Cellular and Molecular Mechanotransduction in Bone

Julia C. Chen, Alesha Castillo, Christopher R. Jacobs

Research output: Chapter in Book/Report/Conference proceedingChapter

Abstract

This chapter reviews the state of knowledge with respect to skeletal mechanobiology. Forms of tissue-level mechanical stimulation are first described, including electromagnetic fields, strain, fluid flow, vibration, and damage. The resulting biophysical environment at the cellular and pericellular level is also considered. However, for a biological response to occur in response to loading, mechanical signals must induce cellular biochemical signaling. How bone and progenitor cells may sense their mechanical environment is addressed by describing potential candidates for molecular transduction of mechanical to biochemical signaling. Candidates include cytoskeletal proteins, integrins and adhesion-associated proteins, membrane channels, plasma membrane dynamics, mechanosomes, and primary cilia. Furthermore, mechanically activated intracellular signaling pathways involving calcium, G-proteins, and kinases, as well as cell-cell pathways involving gap junctions, nitric oxide, eicosanoids, stromal cell-derived factor-1, and nucleotides are discussed. Progress toward understanding mechanisms involved in bone mechanotransduction holds great potential in providing therapeutic targets to the disease of osteoporosis.

Original languageEnglish (US)
Title of host publicationOsteoporosis: Fourth Edition
PublisherElsevier Inc.
Pages453-475
Number of pages23
ISBN (Print)9780124158535
DOIs
StatePublished - Jun 2013

Fingerprint

Cellular Mechanotransduction
Biophysics
Chemokine CXCL12
Bone and Bones
Cyclic GMP-Dependent Protein Kinases
Gastrin-Secreting Cells
Electromagnetic Fields
Cytoskeletal Proteins
Eicosanoids
Cilia
Gap Junctions
Vibration
Ion Channels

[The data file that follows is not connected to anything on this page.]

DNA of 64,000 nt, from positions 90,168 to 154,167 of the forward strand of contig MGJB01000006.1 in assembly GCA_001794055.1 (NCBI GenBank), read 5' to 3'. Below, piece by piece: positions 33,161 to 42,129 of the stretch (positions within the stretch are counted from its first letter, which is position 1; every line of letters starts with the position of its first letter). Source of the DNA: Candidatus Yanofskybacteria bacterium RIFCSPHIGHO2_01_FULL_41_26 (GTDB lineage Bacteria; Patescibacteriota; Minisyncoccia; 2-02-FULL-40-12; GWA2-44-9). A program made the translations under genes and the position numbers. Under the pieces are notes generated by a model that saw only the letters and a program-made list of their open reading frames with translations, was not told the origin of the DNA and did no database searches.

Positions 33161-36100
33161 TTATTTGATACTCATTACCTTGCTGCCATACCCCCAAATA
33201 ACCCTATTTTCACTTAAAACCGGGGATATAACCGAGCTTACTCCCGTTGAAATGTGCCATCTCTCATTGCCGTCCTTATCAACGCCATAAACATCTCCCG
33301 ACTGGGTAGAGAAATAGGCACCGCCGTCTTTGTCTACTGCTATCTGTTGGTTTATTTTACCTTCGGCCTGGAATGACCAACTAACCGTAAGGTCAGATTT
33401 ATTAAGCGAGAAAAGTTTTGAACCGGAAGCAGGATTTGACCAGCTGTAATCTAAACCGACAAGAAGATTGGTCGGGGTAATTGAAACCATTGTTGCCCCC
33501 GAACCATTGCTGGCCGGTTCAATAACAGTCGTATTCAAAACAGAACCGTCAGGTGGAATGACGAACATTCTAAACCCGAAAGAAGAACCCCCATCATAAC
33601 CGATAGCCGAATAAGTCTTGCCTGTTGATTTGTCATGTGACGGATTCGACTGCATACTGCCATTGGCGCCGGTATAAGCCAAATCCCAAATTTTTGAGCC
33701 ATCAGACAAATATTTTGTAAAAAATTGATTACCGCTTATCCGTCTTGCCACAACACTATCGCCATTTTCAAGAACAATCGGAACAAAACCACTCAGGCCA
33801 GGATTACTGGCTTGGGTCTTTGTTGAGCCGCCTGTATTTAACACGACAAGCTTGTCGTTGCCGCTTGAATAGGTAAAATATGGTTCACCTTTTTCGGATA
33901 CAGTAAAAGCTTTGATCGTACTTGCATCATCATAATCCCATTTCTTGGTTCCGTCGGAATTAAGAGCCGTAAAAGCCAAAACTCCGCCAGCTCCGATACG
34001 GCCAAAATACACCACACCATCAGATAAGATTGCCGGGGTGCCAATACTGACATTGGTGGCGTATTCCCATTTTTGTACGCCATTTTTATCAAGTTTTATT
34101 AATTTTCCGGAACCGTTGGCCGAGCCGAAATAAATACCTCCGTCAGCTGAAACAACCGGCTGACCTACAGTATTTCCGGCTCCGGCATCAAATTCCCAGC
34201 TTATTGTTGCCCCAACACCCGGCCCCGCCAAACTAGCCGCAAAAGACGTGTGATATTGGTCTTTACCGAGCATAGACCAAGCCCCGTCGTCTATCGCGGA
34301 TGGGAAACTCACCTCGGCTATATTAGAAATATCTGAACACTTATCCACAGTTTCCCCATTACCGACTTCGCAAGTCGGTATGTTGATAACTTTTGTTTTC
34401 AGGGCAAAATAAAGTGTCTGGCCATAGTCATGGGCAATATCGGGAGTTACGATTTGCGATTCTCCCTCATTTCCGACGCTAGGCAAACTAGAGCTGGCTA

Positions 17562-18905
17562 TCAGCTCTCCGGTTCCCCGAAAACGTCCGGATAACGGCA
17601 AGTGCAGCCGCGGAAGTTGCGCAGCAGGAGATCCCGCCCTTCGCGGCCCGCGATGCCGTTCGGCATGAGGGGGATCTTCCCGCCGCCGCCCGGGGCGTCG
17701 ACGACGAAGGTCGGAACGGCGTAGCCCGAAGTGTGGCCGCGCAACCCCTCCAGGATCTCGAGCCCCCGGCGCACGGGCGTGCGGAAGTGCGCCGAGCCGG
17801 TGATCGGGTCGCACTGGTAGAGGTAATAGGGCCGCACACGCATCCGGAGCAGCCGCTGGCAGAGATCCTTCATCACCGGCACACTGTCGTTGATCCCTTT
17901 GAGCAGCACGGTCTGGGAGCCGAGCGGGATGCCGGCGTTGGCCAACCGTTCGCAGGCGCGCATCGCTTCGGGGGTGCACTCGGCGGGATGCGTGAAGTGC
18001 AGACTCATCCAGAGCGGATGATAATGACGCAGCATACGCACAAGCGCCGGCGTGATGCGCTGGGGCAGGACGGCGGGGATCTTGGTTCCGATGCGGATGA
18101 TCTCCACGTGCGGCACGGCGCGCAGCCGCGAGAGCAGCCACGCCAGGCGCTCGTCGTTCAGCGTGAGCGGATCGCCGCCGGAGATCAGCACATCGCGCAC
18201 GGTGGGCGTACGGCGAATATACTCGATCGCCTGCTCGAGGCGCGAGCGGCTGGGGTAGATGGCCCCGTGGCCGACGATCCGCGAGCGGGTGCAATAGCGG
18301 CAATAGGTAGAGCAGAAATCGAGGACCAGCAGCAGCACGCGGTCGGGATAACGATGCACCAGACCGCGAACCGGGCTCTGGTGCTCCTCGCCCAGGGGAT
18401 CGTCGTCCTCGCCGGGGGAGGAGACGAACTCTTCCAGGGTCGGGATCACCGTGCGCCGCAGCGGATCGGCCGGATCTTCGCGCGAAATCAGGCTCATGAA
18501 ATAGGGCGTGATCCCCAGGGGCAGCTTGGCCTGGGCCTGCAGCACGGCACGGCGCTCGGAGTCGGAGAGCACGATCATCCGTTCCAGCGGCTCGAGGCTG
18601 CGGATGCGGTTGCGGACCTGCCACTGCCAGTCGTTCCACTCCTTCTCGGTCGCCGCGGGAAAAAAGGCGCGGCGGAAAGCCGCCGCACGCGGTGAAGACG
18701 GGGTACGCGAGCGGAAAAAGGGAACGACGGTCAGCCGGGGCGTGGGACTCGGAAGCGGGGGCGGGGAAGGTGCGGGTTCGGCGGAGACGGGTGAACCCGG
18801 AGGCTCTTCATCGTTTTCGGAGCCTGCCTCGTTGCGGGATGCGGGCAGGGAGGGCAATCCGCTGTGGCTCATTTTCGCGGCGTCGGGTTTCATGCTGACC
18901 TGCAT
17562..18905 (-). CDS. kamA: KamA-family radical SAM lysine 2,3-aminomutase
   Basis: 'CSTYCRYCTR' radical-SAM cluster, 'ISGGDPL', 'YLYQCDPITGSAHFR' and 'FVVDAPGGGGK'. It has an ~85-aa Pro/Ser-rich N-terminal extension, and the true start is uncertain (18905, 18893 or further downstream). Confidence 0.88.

GTP-Binding Proteins
Integrins
Osteoporosis
Nitric Oxide
Stem Cells
Nucleotides
Cell Membrane

Keywords

  • Annexin V
  • Bone
  • Bone matrix
  • Cytoskeleton
  • Eicosanoids
  • Electromagnetic fields
  • FAK
  • Fluid flow
  • Gap junctions
  • GPCRs
  • Integrins
  • Intracellular calcium signaling
  • Mechanosensors
  • Mechanostat theory
  • Mechanotransduction
  • NO signaling
  • Nucleotide
  • Osteocytes
  • Pericellular flow
  • Pressure
  • Primary cilia
  • Skeletal mechanobiology
  • Tissue mechanics

ASJC Scopus subject areas

  • Medicine(all)
  • Dentistry(all)

Cite this

Chen, J. C., Castillo, A., & Jacobs, C. R. (2013). Cellular and Molecular Mechanotransduction in Bone. In Osteoporosis: Fourth Edition (pp. 453-475). Elsevier Inc.. https://doi.org/10.1016/B978-0-12-415853-5.00020-0

Cellular and Molecular Mechanotransduction in Bone. / Chen, Julia C.; Castillo, Alesha; Jacobs, Christopher R.

Osteoporosis: Fourth Edition. Elsevier Inc., 2013. p. 453-475.

Research output: Chapter in Book/Report/Conference proceedingChapter

Chen, JC, Castillo, A & Jacobs, CR 2013, Cellular and Molecular Mechanotransduction in Bone. in Osteoporosis: Fourth Edition. Elsevier Inc., pp. 453-475. https://doi.org/10.1016/B978-0-12-415853-5.00020-0
Chen JC, Castillo A, Jacobs CR. Cellular and Molecular Mechanotransduction in Bone. In Osteoporosis: Fourth Edition. Elsevier Inc. 2013. p. 453-475 https://doi.org/10.1016/B978-0-12-415853-5.00020-0
Chen, Julia C. ; Castillo, Alesha ; Jacobs, Christopher R. / Cellular and Molecular Mechanotransduction in Bone. Osteoporosis: Fourth Edition. Elsevier Inc., 2013. pp. 453-475
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